• Iwan Knorr: Festschrift to celebrate the centenary of the Frankfurter Museumsgesellschaft 1808 to 1908 , Frankfurt am Main 1908
  • Albert Richard Mohr : Musical life in Frankfurt am Main , Frankfurt am Main 1976
  • Jean Paul: Museum , Stuttgart 1814
  • Ralf Roth: City and bourgeoisie in Frankfurt am Main. A special path from the class to the modern civil society 1760 - 1914 , Frankfurt am Main 1996
  • Collection of some of the works presented in the Frankfurt Museum , Frankfurt am Main 1810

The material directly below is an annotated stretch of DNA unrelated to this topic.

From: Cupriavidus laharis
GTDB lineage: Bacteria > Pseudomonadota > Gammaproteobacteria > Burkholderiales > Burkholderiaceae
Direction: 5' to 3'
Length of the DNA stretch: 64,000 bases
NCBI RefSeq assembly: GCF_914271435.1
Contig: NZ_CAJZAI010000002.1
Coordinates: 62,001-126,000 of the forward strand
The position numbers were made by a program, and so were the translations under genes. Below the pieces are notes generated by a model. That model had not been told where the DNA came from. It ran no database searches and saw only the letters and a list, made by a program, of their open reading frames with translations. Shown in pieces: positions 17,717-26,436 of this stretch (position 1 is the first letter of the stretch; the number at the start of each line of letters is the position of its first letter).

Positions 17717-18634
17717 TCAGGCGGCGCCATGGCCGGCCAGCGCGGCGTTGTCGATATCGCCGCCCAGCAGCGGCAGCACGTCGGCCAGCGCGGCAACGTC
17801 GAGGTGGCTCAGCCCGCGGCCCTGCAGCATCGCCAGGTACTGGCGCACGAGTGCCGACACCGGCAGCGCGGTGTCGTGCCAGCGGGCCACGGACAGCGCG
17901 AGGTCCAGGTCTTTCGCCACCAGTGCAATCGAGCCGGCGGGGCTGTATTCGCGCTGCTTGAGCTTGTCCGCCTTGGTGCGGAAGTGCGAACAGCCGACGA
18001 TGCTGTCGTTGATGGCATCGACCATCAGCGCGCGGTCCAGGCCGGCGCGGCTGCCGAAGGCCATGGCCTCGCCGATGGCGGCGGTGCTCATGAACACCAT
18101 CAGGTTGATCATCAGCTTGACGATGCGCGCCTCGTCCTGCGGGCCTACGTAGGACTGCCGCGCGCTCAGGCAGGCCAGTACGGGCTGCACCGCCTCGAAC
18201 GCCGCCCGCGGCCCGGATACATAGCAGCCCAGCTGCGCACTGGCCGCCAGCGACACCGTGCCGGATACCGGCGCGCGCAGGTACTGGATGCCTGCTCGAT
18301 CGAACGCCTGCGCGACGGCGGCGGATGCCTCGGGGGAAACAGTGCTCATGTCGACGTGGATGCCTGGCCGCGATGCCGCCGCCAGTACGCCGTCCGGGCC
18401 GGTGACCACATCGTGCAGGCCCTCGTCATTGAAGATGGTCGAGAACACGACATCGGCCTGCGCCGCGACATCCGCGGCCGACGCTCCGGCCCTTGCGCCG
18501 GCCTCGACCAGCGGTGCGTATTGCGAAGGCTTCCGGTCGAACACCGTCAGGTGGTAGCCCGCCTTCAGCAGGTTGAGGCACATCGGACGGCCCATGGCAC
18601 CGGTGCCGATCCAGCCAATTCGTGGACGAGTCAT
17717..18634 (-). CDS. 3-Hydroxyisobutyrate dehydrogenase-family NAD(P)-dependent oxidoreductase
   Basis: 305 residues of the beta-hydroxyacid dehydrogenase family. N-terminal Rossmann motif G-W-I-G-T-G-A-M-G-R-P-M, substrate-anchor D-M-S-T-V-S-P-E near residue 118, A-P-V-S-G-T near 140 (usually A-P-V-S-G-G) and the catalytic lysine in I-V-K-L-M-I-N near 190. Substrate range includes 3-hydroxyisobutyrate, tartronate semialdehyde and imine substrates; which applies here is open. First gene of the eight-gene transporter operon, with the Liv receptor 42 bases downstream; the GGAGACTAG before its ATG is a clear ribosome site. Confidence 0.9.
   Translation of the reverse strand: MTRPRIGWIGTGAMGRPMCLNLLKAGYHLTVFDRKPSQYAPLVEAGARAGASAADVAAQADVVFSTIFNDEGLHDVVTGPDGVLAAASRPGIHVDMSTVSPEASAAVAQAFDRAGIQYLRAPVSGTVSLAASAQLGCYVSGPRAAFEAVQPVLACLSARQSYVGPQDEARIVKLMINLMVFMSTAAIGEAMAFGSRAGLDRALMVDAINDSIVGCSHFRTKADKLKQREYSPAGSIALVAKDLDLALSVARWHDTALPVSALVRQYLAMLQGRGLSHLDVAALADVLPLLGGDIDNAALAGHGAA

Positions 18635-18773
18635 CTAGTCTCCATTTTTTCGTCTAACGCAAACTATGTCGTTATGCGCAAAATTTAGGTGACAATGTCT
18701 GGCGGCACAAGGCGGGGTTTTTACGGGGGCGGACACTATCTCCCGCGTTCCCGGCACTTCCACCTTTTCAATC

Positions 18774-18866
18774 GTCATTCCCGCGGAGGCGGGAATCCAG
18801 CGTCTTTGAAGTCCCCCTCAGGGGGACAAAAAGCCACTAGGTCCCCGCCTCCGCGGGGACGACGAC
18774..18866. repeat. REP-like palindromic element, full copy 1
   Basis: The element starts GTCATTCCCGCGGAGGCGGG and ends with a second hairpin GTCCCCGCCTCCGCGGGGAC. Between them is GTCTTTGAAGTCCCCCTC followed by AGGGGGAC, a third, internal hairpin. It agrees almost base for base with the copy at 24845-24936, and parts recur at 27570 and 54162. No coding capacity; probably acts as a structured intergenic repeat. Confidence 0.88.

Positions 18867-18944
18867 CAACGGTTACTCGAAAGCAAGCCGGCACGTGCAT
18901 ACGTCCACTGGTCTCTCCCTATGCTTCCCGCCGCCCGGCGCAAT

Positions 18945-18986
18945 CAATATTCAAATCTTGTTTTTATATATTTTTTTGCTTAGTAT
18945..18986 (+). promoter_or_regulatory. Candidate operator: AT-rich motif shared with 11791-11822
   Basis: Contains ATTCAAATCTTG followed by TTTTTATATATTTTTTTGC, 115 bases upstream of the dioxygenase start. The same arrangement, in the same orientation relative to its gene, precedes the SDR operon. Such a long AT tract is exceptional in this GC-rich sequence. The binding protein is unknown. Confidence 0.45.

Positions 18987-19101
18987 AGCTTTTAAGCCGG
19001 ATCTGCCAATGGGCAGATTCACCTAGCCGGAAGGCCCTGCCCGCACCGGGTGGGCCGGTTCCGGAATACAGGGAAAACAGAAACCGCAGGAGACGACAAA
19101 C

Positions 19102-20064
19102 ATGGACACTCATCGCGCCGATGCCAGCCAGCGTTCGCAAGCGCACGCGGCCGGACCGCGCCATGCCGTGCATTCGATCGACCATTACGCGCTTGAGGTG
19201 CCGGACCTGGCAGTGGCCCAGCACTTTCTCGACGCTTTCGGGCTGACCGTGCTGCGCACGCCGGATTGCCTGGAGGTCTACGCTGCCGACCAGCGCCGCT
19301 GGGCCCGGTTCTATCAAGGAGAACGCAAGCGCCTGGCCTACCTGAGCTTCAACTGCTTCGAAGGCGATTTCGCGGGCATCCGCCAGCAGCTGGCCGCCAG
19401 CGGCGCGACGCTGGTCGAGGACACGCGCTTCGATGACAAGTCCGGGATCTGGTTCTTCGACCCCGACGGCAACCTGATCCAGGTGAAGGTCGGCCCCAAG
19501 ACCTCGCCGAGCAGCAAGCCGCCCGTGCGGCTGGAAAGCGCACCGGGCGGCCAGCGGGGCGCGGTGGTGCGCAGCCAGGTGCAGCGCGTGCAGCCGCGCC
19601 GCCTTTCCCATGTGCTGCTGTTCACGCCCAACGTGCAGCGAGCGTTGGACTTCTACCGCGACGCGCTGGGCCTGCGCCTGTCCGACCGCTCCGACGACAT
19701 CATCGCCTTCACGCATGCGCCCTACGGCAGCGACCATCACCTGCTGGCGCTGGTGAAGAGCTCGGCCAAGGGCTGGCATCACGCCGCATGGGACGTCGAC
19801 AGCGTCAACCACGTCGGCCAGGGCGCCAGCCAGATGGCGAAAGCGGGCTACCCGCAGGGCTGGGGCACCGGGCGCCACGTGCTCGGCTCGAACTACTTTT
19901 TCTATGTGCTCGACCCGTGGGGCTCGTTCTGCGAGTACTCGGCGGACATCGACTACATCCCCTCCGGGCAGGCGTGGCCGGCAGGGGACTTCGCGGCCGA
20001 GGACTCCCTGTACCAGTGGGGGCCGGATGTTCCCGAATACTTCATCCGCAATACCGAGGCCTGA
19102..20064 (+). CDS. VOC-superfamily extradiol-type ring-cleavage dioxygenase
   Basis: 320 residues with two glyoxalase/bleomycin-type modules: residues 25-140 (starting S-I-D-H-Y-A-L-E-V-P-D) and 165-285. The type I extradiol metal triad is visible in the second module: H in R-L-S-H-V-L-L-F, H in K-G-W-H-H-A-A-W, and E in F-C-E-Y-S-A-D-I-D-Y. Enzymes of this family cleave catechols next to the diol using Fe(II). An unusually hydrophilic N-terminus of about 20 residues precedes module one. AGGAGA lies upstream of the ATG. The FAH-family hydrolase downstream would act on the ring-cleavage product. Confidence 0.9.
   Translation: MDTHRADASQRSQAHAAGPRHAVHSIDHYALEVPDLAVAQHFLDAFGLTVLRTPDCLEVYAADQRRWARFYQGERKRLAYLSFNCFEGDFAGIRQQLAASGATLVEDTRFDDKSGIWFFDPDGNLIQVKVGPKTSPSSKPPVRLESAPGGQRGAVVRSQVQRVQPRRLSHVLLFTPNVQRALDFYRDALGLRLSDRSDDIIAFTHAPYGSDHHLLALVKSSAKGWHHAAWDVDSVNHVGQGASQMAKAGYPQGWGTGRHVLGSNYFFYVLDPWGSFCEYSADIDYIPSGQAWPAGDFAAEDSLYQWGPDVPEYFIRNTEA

• Hans-Otto Schembs: From the hall to the town houses. The history of Saalbau-Aktiengesellschaft and Saalbau GmbH in Frankfurt am Main , Frankfurt am Main 1989
  • Christian Thorau, Andreas Odenkirchen, Peter Ackermann (Hrsg.): Music - Citizen City. Concert life and musical listening in historical change. 200 years of the Frankfurt Museum Society , Regensburg 2011
  • Hildegard Weber (Ed.): The "Museum": 150 years of Frankfurt concert life 1808 - 1958 , Frankfurt am Main 1958
  • Hansjakob Ziemer: Modern Hearing. The concert as an urban forum 1890-1940 , Frankfurt am Main 2008